Biomineralization method using low temperatures and water creates functional particles that show promise in targeted bioimaging applications

Quantum dots are nanoscale crystalline particles that act as semiconductors. When exposed to UV light, they emit energy in the form of light, and the size of the quantum dot determines the color it emits.

“So by tuning the particle’s size, you can essentially tune its optical properties,” says Mark Snyder, an associate professor of chemical and biomolecular engineering (ChBE) in Lehigh University’s P.C. Rossin College of Engineering and Applied Science. “Which makes them interesting materials to use in applications like bioimaging.”

The problem, however, is that quantum dots are typically synthesized using toxic solvents, high temperatures, and hot injection methods. “All of which create challenges from the standpoint of sustainability and scalability,” says Snyder.

To overcome those challenges, researchers seek to create high-quality, nontoxic, functional quantum dots via green, scalable synthesis routes.

Nur OzdemirSnyder and his team recently published a paper in the Journal of Materials Chemistry B that outlines just such a synthesis method. The project was funded by the National Science Foundation’s Scalable Nanomanufacturing program, and was a collaborative effort between multiple Lehigh ChBE research groups—labs led by Snyder, professor Steve McIntosh (who chairs the ChBE department) and Harold B. Chambers Senior Professor Chris Kiely (who has a joint appointment in the Department of Materials Science and Engineering). The paper’s lead author was Nur Ozdemir ’22 PhD (pictured, left), a recently graduated member of Snyder’s lab, who is now a senior research engineer at Air Products.

Earlier work done by McIntosh, Kiely, and Bryan Berger (an associate professor at the University of Virginia) had explored a biomineralization-based approach to synthesize quantum dots using low temperatures and aqueous conditions. Biomineralization is the process by which biological systems produce inorganic materials.

“The question that Nur was addressing with this paper was how to use biomineralization to synthesize quantum dots with greener and tunable compositions,” says Snyder. “She was able to show that she could do this in ‘one pot,’ meaning, she could grow high-quality particles with tailored composition in a single vessel. And under these aqueous conditions, the particles themselves are hydrophilic, so they can be used directly in aqueous applications without any complex purification steps. And they’re also easily functionalized—in this particular case, with antibodies that were specific to certain cellular systems.”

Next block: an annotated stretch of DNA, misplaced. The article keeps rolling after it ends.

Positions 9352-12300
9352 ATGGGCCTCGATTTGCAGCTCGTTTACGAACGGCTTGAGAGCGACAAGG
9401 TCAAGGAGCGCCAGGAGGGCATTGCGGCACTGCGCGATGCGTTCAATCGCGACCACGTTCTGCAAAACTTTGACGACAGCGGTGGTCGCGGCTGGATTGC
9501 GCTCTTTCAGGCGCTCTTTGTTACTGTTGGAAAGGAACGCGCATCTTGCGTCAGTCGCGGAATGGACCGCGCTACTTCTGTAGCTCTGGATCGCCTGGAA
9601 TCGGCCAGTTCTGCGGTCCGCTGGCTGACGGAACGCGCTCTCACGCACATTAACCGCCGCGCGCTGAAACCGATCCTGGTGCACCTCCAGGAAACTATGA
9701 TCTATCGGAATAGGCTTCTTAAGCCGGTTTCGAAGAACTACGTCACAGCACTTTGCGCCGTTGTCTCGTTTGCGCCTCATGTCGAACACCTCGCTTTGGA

For this application, Ozdemir collaborated with fellow student and co-author Shannon Collins ’21 PhD, who at the time was researching antibiotic resistance with Angela Brown, an associate professor of chemical and biomolecular engineering at Lehigh. (Collins is now a formulation development scientist at Regeneron.)

“I think this paper is an excellent example of student-driven research,” says Brown, who is also one of the paper’s authors. “I think it was literally over lunch one day that Nur was talking to Shannon about wanting to show that these quantum dots could be used for targeted imaging, and Shannon was able to help her do that.”

Brown says that, together, the students were able to show proof of concept—the quantum dots, functionalized with an antibody, could successfully target receptors for that antibody on specific cells.

“What’s so interesting about the quantum dots is that they can be made to emit different colors,” she says. “And so, in theory, you could look at multiple things on a cell, such as the presence or absence of a specific protein associated with disease or the distance between two different proteins to provide information about how those proteins interact with each other. So there’s a lot of possibilities there in terms of identifying what’s going on with the cell—is it healthy, is it dying, is it changing in some way?”

The synthesis process, too, opens a number of doors.

“Even though we looked at silver indium sulfide with zinc incorporation, the approach should be applicable to a whole range of other compositions in the metal sulfide class of materials,” says Snyder. “A broader materials palette could potentially now be accessible because of the work that’s been done here to unravel some of the complexities in the biomineralization system.”

Cover thumbnail Journal of Materials Chemistry B

 

The team's paper, with an illustration by SayoStudio, was featured on the cover of the June 28, 2022, issue of Journal of Materials Chemistry B

Mark Snyder headshot

Mark Snyder, Associate Professor of Chemical & Biomolecular Engineering

Steven McIntosh headshot

Steven McIntosh, Professor and Department Chair of Chemical & Biomolecular Engineering

Christopher Kiely headshot

Christopher Kiely, Senior Professor of Chemical & Biomolecular Engineering

Angela Brown headshot

Angela Brown, Associate Professor of Chemical & Biomolecular Engineering